Rating: 4 stars
Very Good Lives: The Fringe Benefits of Failure and the Importance of Imagination by J.K. Rowling
This tiny little book is only 68 pages long, because it’s actually a book-ified version of the commencement speech that Ms Rowling gave to students at Harvard University. It’s absolutely gorgeously illustrated and full of Rowling’s eloquent and comforting thoughts on failure and imagination, which are things we definitely need in our lives. Also, J.K. Rowling. ‘Nuff said.
Rating: 4 stars
Eleanor and Park by Rainbow Rowell
I don’t want to say too much about Eleanor and Park, because the plot is quite straight forward, so it’s hard to talk about without spoilers, however, I will say that it’s wonderful and adorable, and you should most definitely read it. It’s an unlikely love story between two misfit teens, but it’s oh so much more than that. I’d liken in to John Green’s books, in that these aren’t the shallow, underdeveloped, stereotypical teenagers that we come across in fiction so often. They’re smart and complex and interesting. The story packs a real emotional punch (I’m still recovering. Ouch, my feelings) and made me want to look twice at everyone around me and consider what they might be going through.
Rating: 4.5 stars
Station Eleven by Emily St John Mandel
You know when you’re so captivated by a book that you have to incessantly inform everyone around you about the book as you’re reading it? This was one of those for me. Set in a post-apocalyptic world after the vast majority was the earth’s population have died of a highly contagious flu, the story cuts back and forth between several characters pre-civilisation’s collapse, and a nomadic group of actors roaming the new world, playing music and performing Shakespeare. It’s quite dark and St John Mandel’s writing is sort of starkly poetic. While some of the characters’ stories were more compelling than others, everything is rather nicely connected (*glares at Cloud Atlas*). In terms of the structure of the story, it didn’t quite get to the place that I wanted it to go, but I’m still giving it five stars, because it’s been a while since I was so completely enthralled by a book and I desperately want to read more (there are vague rumours of a movie. Yes please). It really got my mind working and brought up a lot of ethical issues around survival, our reliance on technology, and just how fragile our civilisation really is. A word of warning to hypochondriacs though…I am now paranoid that we’re all going to die of some horrible contagion.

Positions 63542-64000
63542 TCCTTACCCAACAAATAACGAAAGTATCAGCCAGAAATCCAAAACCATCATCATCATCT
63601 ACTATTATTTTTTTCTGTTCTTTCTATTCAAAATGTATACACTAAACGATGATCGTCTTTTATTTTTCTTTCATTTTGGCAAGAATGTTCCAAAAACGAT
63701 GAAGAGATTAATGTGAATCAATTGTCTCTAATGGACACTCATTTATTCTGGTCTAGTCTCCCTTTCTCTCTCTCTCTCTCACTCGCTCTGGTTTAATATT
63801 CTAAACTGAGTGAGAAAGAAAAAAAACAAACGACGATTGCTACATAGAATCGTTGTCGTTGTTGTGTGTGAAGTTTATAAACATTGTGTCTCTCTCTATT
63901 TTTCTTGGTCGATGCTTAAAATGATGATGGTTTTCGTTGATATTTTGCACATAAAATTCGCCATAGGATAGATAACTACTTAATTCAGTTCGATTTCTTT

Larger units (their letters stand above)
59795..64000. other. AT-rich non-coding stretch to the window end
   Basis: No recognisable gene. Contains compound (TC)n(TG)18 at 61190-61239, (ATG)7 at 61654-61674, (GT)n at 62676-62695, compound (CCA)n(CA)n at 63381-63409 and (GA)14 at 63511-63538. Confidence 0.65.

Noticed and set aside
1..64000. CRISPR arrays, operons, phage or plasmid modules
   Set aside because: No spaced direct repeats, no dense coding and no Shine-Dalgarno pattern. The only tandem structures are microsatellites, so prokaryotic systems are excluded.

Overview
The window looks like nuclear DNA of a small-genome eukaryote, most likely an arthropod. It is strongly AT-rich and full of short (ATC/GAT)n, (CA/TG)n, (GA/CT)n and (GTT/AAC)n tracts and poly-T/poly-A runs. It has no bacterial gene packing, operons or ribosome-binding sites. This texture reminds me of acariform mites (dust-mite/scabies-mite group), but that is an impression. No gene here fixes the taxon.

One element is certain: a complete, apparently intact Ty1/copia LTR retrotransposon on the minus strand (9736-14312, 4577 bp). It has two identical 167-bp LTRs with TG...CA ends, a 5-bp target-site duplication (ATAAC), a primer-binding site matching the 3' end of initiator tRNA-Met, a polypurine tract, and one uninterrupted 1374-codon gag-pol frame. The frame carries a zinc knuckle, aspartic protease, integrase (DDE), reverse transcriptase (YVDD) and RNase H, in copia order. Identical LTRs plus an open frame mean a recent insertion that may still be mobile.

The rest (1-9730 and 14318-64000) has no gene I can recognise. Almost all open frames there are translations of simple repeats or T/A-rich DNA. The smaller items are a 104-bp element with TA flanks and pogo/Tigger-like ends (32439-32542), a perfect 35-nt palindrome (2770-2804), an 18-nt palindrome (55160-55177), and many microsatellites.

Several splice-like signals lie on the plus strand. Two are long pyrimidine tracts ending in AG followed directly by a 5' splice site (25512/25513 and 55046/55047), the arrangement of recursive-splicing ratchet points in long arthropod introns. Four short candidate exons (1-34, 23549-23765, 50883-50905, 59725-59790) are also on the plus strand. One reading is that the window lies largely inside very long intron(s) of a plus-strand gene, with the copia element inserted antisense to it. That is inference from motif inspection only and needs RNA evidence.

Rating: 5 stars
Wow, that felt like a rollercoaster of books! I’d love to know if you’ve read any of these, and what your thoughts are. Below are some other lovely bloggers that are summing up their year in books too. Visit them! Expand your reading list! If you’d like to follow me on Good Reads, you can do that here. Happy reading y’all!